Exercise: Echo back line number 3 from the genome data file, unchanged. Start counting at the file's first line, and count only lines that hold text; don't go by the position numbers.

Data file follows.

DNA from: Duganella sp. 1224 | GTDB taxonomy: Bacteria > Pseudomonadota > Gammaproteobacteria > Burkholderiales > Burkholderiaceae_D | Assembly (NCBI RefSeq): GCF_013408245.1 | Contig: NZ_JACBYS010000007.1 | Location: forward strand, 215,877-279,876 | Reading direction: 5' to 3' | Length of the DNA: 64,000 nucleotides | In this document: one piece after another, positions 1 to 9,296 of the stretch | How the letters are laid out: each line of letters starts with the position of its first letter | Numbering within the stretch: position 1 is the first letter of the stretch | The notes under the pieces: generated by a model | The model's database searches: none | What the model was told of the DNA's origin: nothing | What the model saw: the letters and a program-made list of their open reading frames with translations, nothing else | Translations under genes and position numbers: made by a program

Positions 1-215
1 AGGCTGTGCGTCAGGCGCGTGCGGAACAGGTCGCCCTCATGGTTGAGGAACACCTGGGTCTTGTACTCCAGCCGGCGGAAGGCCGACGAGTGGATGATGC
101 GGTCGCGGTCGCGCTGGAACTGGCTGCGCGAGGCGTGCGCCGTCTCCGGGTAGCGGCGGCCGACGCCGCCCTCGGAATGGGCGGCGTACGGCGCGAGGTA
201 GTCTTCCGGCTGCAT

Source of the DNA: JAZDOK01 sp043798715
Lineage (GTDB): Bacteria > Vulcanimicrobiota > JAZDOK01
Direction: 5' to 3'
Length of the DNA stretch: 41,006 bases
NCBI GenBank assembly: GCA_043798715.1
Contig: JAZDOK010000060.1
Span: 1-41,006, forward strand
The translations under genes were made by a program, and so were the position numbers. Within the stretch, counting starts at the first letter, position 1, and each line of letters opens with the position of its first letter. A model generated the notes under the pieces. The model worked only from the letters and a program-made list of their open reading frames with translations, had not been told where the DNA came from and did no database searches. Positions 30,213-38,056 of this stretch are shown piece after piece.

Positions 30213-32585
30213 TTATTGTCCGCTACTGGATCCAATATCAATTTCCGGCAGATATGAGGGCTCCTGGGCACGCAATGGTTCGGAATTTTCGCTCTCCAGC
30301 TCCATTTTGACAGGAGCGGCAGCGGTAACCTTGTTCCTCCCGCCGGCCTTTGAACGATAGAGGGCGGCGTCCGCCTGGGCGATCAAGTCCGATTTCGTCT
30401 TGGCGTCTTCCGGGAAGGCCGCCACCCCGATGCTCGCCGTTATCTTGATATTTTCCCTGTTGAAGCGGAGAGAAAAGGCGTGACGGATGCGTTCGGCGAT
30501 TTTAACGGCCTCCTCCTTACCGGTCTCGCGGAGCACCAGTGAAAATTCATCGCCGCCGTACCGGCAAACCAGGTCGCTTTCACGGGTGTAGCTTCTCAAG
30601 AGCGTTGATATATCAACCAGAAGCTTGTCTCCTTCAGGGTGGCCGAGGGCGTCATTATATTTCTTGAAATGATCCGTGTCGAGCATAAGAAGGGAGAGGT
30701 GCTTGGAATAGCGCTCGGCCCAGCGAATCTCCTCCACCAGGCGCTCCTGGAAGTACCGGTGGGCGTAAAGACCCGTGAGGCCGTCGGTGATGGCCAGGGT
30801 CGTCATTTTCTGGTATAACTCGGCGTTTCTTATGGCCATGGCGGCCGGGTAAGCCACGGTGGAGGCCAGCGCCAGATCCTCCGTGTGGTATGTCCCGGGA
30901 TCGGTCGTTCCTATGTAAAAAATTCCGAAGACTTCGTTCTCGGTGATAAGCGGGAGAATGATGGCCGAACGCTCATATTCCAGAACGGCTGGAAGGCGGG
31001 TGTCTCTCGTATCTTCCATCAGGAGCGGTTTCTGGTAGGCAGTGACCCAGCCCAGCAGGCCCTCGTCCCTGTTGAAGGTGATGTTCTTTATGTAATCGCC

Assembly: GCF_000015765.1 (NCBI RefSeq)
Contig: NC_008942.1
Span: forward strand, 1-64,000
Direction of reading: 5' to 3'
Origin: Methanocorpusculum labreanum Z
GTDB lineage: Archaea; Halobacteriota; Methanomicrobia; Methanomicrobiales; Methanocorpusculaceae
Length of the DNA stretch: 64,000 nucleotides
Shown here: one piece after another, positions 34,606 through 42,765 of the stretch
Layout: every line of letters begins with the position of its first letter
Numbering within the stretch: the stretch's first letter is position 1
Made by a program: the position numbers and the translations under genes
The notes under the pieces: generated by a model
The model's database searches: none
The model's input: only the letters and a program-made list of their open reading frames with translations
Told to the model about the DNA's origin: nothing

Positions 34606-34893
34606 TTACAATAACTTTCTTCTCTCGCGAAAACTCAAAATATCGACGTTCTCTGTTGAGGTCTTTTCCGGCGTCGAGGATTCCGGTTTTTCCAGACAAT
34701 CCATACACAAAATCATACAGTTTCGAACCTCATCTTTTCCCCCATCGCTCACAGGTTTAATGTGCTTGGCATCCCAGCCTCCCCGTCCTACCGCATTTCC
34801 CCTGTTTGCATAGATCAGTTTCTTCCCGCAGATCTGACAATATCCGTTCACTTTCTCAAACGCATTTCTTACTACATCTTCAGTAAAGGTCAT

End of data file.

1 AGGCTGTGCGTCAGGCGCGTGCGGAACAGGTCGCCCTCATGGTTGAGGAACACCTGGGTCTTGTACTCCAGCCGGCGGAAGGCCGACGAGTGGATGATGC